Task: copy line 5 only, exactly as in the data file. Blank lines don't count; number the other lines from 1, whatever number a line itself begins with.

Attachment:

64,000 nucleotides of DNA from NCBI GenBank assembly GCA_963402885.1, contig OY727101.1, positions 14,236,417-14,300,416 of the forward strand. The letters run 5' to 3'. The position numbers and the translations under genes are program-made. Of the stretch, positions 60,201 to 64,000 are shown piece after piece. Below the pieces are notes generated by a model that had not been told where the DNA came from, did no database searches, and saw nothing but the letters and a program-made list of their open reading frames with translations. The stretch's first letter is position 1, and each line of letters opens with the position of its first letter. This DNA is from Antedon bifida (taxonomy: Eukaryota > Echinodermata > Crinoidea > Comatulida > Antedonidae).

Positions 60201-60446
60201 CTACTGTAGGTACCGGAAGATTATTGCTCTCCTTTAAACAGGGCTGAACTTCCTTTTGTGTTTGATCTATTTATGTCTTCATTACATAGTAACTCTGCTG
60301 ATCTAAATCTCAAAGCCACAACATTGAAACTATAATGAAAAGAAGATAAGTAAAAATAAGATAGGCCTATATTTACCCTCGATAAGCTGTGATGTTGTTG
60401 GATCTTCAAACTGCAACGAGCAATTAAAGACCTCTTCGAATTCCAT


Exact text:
60401 GATCTTCAAACTGCAACGAGCAATTAAAGACCTCTTCGAATTCCAT